The separation of the compounds in F4 was not possible because the Rf values of the constituents were similar. The mass spectrometry analysis revealed that F4 contains at least 5 compounds. The probable molecular formula of the main compound is C23H30N2O5, which apparently corresponds to methyl 10,11-dimethoxy-19-methyl-18-oxayohimban-16-carboxylate (commonly called herbacein). There are no reports, to our knowledge, on the cytotoxicity of this compound.

Notably, F4 exhibited less potent cytotoxic activity on HaCat than HeLa cells, as evidenced by the IC30 values. Since selectivity for the target cell reduces the side effects of molecules with antineoplastic activity, it is a key to the success of anticancer treatment. Future research is needed to corroborate the selectivity of F4.

Regarding the cytotoxicity of cisplatin, similar IC50 values were found for HaCat and HeLa cells, probably due to the high nucleophilic capacity of the drug. With both cell lines, DNA-cisplatin adducts were formed.[24] As the target is DNA, adverse effects are inevitable because this molecule is the same in healthy and malignant cells.

Since the MTT technique is based on the reduction of MTT to formazan by the action of mitochondrial dehydrogenase enzymes,[25] F4 may only decrease cell proliferation, probably by diminishing the biotransformation of MTT. This question was resolved with trypan blue staining, a dye able to permeate dead cells (because the integrity of the membranes has been lost) but not live cells.[15] The trypan blue assay was performed with three different concentrations of F4 (13, 32, and 75 μg/mL). At these concentrations, the percentage of dead cells ranged from 0, about half and maximum effect, regarding the dose–response curve of F4 on HeLa cells in the MTT assay. The results of trypan blue assay showed that F4 was less cytotoxic for normal cells than cancer cells, which is one of the main requirements of a good cancer drug.[26]

Natural compounds with anticancer activity can give rise to cell death through several mechanisms of action, including the regulation of the cell cycle and the triggering of apoptotic and nonapoptotic pathways (such as autophagy, necrosis, mitotic catastrophe, and senescence). In the case of compounds isolated from plants, the apoptotic pathway has received more attention in research.[27] Programmed death consists of characteristic morphological and biochemical alterations during cell development. Among the morphological changes are decreased cell size, increased cytoplasmic density, the compression of organelles, and the condensation of chromatin. Biochemical changes, on the other hand, encompass protein cleavage, protein cross-linking, DNA fragmentation, mitochondrial fragmentation, and phagocytic recognition.[28],[29] The two main apoptotic pathways involved, the intrinsic (mitochondrial) and extrinsic (death receptor) pathways, overlap and interact. Possible subpathways are the p53 and lysosomal pathways.[30]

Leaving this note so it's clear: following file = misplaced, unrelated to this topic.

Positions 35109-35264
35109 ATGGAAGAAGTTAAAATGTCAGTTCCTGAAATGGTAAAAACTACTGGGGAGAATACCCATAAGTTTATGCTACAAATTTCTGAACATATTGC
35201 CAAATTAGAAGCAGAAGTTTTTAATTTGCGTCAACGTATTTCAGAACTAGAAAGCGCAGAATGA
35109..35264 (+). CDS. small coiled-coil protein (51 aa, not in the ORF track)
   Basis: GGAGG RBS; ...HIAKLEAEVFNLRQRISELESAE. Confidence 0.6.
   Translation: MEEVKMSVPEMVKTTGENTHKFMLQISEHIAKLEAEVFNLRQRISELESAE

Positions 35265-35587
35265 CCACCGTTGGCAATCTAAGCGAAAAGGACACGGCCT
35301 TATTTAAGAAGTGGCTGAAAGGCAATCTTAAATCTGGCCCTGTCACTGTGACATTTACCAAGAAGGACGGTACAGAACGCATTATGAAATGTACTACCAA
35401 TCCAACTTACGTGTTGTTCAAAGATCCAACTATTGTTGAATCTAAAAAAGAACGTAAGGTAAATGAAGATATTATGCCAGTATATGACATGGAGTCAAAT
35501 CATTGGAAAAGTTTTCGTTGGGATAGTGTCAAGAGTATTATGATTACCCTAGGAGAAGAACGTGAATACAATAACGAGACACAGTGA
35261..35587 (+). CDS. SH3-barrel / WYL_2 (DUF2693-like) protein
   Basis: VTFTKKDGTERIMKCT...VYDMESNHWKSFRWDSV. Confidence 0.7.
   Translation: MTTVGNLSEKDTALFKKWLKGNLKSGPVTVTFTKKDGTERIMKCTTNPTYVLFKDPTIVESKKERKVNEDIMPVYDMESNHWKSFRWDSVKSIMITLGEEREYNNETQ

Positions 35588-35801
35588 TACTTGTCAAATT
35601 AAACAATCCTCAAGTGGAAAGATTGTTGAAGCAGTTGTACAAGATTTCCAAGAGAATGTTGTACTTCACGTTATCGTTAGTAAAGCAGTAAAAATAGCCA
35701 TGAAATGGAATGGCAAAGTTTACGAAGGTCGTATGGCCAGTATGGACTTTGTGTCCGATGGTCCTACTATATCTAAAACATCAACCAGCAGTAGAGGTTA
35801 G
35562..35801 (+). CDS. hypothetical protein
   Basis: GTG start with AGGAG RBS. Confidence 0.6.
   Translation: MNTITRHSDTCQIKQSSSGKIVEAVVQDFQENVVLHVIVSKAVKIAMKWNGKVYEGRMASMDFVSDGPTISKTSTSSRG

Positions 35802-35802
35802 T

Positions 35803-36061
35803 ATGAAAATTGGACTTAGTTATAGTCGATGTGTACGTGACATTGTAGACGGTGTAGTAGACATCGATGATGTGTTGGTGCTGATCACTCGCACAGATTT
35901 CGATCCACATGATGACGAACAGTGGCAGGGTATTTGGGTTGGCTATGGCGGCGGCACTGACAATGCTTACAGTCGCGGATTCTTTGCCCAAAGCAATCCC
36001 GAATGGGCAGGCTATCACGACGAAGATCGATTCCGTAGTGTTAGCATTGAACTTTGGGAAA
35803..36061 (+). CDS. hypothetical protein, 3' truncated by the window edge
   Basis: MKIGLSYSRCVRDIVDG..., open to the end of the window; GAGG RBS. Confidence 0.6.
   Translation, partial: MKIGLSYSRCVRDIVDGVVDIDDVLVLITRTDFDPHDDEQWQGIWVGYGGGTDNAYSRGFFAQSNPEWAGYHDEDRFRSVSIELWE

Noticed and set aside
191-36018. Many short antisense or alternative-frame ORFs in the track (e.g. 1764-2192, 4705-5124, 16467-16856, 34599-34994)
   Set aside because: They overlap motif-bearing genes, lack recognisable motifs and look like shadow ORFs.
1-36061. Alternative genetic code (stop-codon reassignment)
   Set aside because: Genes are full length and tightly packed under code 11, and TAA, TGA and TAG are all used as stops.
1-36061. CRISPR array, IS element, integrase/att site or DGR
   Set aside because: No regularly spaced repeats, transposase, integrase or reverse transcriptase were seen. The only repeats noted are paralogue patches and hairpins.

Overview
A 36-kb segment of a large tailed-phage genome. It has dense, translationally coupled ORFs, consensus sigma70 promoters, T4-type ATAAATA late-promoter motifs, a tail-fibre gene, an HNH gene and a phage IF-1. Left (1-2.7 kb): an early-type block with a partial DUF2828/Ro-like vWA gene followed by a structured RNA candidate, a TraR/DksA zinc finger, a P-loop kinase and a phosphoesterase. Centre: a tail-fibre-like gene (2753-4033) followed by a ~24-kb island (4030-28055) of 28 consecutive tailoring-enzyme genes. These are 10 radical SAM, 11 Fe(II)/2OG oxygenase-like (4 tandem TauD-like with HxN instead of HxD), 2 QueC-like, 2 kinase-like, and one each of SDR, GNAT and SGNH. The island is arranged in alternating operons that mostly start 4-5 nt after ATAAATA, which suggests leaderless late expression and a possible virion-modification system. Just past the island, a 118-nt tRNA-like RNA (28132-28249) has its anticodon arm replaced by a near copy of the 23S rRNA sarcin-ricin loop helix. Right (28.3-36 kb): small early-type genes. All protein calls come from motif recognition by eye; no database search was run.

Two apoptosis markers were employed in this study: (a) DNA degradation by a nuclease known as caspase-activated DNase, which generates the 180 bp laddering of DNA and (b) the externalization of a phospholipid, PS, on the outer plasma membrane of cells.[29] Concerning DNA fragmentation, the 180 bp ladder was observed in HeLa cells exposed to 300 μg/mL of F4, indicating the existence of apoptosis-triggering compounds in this fraction. As can be appreciated, a much greater concentration of F4 was necessary to trigger apoptosis than to reach a maximum effect in the viability tests (75 μg/mL). This is probably due to the limited number of cells used in the viability versus apoptosis assay (1 × 104 cells vs. 5 × 105 cells). For the latter assay, a larger quantity of cells was necessary for DNA extraction. Another plausible explanation is that apoptosis was not the only mechanism leading to the death of cancer cells, as described in the case of the extract of Rauvolfia vomitoria.[23]

The annexin V/PI staining assay confirmed the triggering of apoptosis by F4 and established a time-dependent effect. Since apoptotic pathways are blocked in cancer cells, their activation is critical for the efficacy of anticancer drugs.[26]

In HeLa cells, F4 generated not only apoptosis but also necrosis. According to recent research, small molecule inhibitors/activators may be able to modulate necrosis.[31] Consequently, the mixture of compounds in F4 might have other molecular targets. Moreover, it is possible that the increased concentration required to carry out this assay produced the observed necrosis, since the degree of stimuli determines whether cells die by apoptosis or necrosis. A cytotoxic anticancer drug can induce apoptosis at low doses and necrosis at higher doses.[28]

The current findings provide evidence of the importance of F4 as a possible chemoprophylactic agent, as suggested by its cytotoxicity on all cancer cell lines herein examined. A correlation has been reported between chemoprevention and the cytotoxicity of plants.[26]


   Conclusion Top


R. tetraphylla exhibited cytotoxicity for all five cancer cell lines tested, especially for HeLa cells. The hexane extract was the most active and one of its fractions (F4, composed of at least five compounds) showed even greater cytotoxicity than the extract. The results suggest that cytotoxicity was related to the capacity of F4 to induce apoptosis.

Acknowledgements

We are grateful to PhD Leopoldo Aguilar Faisal and PhD Saúl Rojas Hernández for their support in the present project.

Financial support and sponsorship

This study was supported by grants 20195147 and 20195148 from the SIP-IPN.

Conflicts of interest

There are no conflicts of interest.



 
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    Figures

  [Figure 1], [Figure 2], [Figure 3], [Figure 4], [Figure 5]
 
 
    Tables

  [Table 1], [Table 2], [Table 3]